I think Keen's work is promising in this area (particularly re: debt). I don't really care whether the mainstream call him a crank or whatever because that's bound to happen; as I said at the beginning, the important points are the actual models.


media said...

Just a comment (or it could be called a comma, as people pause to permit democracy to function, before reverting to authoritarianism---some people provide policies, productivity, etc while others provide commas---like the background, hollywood extras, or rocks and ancestors one walks over).

If i recall correctly (but my memory is failing), at the time galileo and copernicus were writing, the sun actually did revolve around the earth, and the moving tides showed the earth was in motion---this made ulysses' trip past the sirens (and titans---vonnefut) difficult, as documented in the academic literature by Homer (before he had his acting career in the simpsons).

its obviously wrong (or not even wrong) to argue that geocentrism is wrong, since its all in your head, and a convention (henri poincare); ask einstein.

after the war of the wor(l)ds, when martians invaded new jersey (eg christie who just won re-election) , the sun (sometimes spelt son---as in 'when i'm rushing on my run, i feel like jesus' son'---lou reed (heroin))asserted its dominance, and forced the earth to revolve around it instead, since its unfair for any planet to be the center of attention.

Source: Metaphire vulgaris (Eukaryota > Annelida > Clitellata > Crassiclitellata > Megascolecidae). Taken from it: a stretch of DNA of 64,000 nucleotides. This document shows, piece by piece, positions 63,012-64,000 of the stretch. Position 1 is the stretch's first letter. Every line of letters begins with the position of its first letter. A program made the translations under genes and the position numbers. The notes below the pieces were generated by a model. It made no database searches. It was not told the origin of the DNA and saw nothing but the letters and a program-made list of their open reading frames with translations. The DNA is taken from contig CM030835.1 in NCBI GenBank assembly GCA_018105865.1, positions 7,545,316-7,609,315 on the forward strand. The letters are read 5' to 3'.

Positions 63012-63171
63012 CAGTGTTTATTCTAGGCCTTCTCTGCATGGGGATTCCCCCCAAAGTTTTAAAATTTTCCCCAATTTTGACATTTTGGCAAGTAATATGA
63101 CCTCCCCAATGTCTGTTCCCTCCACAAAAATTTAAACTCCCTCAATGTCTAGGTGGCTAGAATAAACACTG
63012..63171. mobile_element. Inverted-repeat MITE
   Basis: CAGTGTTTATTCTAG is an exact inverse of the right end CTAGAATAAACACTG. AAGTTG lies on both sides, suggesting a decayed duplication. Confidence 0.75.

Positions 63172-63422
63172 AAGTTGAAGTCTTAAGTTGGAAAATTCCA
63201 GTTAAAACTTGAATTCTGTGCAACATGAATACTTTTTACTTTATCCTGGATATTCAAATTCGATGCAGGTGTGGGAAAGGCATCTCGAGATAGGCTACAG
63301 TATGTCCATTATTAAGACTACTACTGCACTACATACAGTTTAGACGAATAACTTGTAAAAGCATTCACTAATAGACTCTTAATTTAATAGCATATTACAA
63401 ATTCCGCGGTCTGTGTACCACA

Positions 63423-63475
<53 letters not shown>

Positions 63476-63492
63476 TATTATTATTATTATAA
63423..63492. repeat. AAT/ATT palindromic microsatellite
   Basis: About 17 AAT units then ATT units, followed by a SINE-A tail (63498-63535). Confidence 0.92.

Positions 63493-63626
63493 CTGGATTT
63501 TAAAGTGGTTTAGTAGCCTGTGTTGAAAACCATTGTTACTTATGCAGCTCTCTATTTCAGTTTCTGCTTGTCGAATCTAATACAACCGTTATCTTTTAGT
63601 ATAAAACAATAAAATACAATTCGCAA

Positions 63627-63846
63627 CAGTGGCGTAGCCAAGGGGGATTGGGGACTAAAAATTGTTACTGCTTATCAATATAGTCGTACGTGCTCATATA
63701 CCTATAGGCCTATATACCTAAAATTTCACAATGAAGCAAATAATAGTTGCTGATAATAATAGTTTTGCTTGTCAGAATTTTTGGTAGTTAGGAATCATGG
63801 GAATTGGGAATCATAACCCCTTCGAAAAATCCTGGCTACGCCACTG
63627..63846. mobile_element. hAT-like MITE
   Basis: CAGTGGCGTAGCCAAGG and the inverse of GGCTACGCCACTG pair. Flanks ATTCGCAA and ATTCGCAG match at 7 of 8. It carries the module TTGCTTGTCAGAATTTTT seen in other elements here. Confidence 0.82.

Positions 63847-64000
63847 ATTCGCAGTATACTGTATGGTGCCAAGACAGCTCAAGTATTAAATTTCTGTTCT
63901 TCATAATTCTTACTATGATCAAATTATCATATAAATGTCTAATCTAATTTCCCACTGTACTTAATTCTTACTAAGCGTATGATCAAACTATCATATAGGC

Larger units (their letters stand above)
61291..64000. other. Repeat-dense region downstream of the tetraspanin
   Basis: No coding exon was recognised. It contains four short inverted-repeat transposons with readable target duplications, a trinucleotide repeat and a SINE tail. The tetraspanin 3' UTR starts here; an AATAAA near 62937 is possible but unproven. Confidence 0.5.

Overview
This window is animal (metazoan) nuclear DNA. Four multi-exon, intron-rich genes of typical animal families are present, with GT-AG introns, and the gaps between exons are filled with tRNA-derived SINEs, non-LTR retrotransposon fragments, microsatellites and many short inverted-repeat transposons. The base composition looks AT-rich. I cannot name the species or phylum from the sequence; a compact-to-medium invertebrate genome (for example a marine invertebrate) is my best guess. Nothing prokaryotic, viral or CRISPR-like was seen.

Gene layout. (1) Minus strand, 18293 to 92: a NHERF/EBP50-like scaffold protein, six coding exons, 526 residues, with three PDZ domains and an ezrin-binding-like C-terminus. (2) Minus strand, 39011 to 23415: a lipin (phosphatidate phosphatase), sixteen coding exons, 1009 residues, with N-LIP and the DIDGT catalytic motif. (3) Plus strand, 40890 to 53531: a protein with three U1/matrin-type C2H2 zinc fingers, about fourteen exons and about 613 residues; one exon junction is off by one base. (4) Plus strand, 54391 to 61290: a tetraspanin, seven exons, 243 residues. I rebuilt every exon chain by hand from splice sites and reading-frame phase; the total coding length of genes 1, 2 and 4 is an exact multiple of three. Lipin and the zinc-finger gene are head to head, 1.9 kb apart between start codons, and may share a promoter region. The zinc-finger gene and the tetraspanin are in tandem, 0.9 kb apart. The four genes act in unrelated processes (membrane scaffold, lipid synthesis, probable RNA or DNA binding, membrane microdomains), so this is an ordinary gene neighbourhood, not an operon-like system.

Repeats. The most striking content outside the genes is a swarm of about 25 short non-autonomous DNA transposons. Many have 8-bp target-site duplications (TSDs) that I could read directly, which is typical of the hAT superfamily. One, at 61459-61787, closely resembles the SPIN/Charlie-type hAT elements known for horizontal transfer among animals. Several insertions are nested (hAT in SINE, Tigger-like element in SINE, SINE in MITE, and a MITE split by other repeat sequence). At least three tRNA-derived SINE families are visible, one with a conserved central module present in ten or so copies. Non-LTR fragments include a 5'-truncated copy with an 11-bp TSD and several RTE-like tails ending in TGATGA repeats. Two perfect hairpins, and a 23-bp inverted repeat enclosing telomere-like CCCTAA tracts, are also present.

as for keen, most of his models seem to derive from r goodwin (lotka-volterra model of marxism, which paul smuelson also studied). he did the empirical data on 'debt' (conceivably australians owe some to the indigenous there), but other than that i'm not sure what the excitement is.

next year the sun may revolve around the moon. i may even get a chance to be the center of the machian universe.

Magpie said...

Actually, at least in "Ptolemaic Economics in the Age of Einstein" is not so much that Steve Keen compares himself with Copernicus (which I didn't see him doing, at least explicitly), but that he compares mainstream economics with the Ptolemaic system (which he does very explicitly: "Ptolemy and Walras - Brothers in Arcs").

Now, one may or may not agree with that characterization; one may or may not feel alluded or insulted by it. But if one does feel insulted, perhaps the right thing would be to say: Well, I don't like Steve Keen because he was rude to me.

Just sayin'.